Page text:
NIOSH set the recommend exposure limit (REL) for silica at a fixed value of 0.05 milligrams per cubic meter as a time-weighted average (TWA) for up to a ten-hour shift during a forty-hour workweek. A NIOSH study that obtained 116 air samples at 11 different hydraulic fracturing sites found above REL levels of silica in 79% of samples. In this study, 31% of the samples indicated levels at least ten times the REL. N IOSH studied the levels of exposure at different parts of the fracturing process and found seven primary areas of high respirable crystalline silica exposure with transfer belts and sand movers as the highest . The knowledge obtained from these studies has provided OSHA, NIOSH, and the fracturing industry areas to focus on silica control measures .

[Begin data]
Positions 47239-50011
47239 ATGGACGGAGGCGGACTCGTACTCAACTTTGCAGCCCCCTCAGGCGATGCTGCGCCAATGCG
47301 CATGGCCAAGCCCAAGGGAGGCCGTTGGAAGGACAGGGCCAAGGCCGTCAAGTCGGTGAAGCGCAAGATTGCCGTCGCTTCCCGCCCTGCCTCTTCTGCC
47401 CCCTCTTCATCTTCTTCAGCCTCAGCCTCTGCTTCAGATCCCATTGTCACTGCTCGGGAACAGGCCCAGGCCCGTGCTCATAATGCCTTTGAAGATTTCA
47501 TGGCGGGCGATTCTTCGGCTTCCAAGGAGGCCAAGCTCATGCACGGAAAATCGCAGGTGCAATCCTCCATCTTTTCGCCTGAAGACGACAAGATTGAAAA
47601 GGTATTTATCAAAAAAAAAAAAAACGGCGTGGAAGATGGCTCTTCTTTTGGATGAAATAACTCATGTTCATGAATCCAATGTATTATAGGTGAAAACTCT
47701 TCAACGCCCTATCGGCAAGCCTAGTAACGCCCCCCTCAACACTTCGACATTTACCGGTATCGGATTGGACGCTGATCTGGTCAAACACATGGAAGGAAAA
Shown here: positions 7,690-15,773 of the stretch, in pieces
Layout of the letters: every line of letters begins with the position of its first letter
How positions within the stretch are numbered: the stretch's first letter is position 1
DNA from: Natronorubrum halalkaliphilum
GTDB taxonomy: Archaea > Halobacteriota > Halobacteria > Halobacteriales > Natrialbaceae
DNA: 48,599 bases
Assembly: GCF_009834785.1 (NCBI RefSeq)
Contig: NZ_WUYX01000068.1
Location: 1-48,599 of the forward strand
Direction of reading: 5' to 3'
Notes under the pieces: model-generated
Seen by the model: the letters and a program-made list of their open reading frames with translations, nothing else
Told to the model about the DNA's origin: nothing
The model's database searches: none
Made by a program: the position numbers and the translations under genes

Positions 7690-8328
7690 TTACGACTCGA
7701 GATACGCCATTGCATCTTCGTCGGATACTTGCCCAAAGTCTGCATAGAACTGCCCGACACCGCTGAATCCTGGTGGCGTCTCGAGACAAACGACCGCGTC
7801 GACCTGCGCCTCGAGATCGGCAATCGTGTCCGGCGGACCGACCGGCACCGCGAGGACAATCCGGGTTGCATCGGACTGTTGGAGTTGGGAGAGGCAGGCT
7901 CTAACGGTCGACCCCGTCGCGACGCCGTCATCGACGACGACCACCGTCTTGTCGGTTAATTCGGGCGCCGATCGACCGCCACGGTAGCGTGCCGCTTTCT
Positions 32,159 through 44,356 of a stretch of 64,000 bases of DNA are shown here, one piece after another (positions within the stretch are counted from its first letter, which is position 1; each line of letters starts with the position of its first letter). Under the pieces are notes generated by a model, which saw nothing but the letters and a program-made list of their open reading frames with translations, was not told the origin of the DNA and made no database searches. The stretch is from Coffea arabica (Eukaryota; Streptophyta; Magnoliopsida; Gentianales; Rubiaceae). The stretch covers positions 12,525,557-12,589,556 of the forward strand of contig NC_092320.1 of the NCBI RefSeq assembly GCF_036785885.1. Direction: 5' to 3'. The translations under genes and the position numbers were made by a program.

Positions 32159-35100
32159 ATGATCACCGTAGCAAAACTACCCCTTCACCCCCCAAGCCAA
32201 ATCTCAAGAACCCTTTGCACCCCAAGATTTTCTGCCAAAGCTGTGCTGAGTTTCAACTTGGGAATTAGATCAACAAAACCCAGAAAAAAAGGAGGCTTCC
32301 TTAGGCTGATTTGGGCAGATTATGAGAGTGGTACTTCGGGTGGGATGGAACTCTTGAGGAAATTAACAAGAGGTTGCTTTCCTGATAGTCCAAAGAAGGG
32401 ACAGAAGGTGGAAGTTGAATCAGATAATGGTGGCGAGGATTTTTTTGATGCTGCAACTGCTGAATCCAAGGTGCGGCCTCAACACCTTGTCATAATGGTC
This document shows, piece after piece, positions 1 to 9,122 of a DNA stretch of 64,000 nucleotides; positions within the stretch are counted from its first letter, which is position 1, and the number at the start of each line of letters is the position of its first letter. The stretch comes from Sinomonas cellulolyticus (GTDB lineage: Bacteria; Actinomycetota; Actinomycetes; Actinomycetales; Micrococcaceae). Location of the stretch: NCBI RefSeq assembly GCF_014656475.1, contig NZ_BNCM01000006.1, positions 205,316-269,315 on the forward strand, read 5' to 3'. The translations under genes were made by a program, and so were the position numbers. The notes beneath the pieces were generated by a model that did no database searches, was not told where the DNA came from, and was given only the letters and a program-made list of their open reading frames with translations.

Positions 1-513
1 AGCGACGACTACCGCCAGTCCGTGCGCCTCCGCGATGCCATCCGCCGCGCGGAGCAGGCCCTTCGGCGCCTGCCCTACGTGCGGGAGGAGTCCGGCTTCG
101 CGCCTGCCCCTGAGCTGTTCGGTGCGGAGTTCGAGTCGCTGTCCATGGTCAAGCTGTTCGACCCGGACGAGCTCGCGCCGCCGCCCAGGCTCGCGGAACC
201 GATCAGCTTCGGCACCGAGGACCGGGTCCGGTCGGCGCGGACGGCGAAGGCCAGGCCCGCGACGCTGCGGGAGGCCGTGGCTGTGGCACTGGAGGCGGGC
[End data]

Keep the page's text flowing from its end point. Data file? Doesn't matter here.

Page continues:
According to NIOSH and OSHA, a combination of engineering controls, protective personal equipment, safety education, alternative proppant, and worksite safety practices are the key to protecting workers from respirable crystalline silica exposure. One particular engineering control that is used in field testing is the mini-baghouse that reduces the silica dust produced by the sand movers. Personal protective equipment is normally used in jobs with silica exposure, however, NIOSH discovered that incorrect respirators, a half mask type, was used and did not meet the silica exposure levels. NIOSH and OSHA recommend a full face air purifying respirator (PAPR) for all workers exposed to high levels of silica. Another control measure is using a silica substitute proppant such as sintered bauxite, ceramics, or resin-coated sand, however OSHA notes that the safety testing must be performed on these alternatives. Besides these controls measures, the recommend exposure limits (REL) and permissible exposure levels (PEL) need to be set lower than current levels. By June 2016, new regulations for silica will take effect, which lower the PEL to 50 micrograms per cubic meter of silica in the air.